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DrMrLordX

Lifer
Apr 27, 2000
14,607
3,585
136
I just don't understand why anyone would buy a general-purpose CPU (even with bfloat16 and VNNI) for "AI" when it's more intelligent to use a dedicated accelerator from nVidia. Claiming that AI is driving Intel's DCG earnings seems really weird.

As far as the rest of the financials go . . . Intel is still making money, but they're doing it in a way that is generally bad for the industry (and Intel's long-term prospects). Expanding marketshare while consistently losing benchmarks in not a good sign, for anyone. Not sure exactly what all that has to do with the topic either, other than the fact that 38c Ice Lake-SP will probably help Intel maintain their benchmark losing streak due to delays.
 

liahos1

Senior member
Aug 28, 2013
571
44
91
I just don't understand why anyone would buy a general-purpose CPU (even with bfloat16 and VNNI) for "AI" when it's more intelligent to use a dedicated accelerator from nVidia. Claiming that AI is driving Intel's DCG earnings seems really weird.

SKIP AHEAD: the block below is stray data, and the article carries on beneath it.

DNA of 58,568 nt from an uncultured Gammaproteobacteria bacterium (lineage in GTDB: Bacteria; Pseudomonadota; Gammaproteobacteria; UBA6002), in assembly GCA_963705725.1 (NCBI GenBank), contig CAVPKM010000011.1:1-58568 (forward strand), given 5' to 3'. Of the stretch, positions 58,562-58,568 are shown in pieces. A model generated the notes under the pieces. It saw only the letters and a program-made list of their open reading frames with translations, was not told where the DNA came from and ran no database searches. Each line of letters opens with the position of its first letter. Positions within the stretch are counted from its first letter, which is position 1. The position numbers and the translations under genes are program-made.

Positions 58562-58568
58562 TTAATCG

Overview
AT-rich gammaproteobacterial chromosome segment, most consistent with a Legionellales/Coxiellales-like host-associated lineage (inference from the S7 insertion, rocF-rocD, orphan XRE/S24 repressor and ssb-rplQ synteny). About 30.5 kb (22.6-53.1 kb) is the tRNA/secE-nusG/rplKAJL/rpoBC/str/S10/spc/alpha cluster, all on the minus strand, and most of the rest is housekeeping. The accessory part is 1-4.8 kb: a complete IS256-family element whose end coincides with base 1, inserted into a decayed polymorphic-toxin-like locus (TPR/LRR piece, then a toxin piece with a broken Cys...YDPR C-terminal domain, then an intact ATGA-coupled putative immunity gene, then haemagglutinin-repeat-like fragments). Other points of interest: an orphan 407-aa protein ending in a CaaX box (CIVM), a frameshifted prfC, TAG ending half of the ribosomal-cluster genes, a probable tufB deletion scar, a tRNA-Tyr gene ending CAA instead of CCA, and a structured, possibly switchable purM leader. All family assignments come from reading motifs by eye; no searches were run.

As far as the rest of the financials go . . . Intel is still making money, but they're doing it in a way that is generally bad for the industry (and Intel's long-term prospects). Expanding marketshare while consistently losing benchmarks in not a good sign, for anyone. Not sure exactly what all that has to do with the topic either, other than the fact that 38c Ice Lake-SP will probably help Intel maintain their benchmark losing streak due to delays.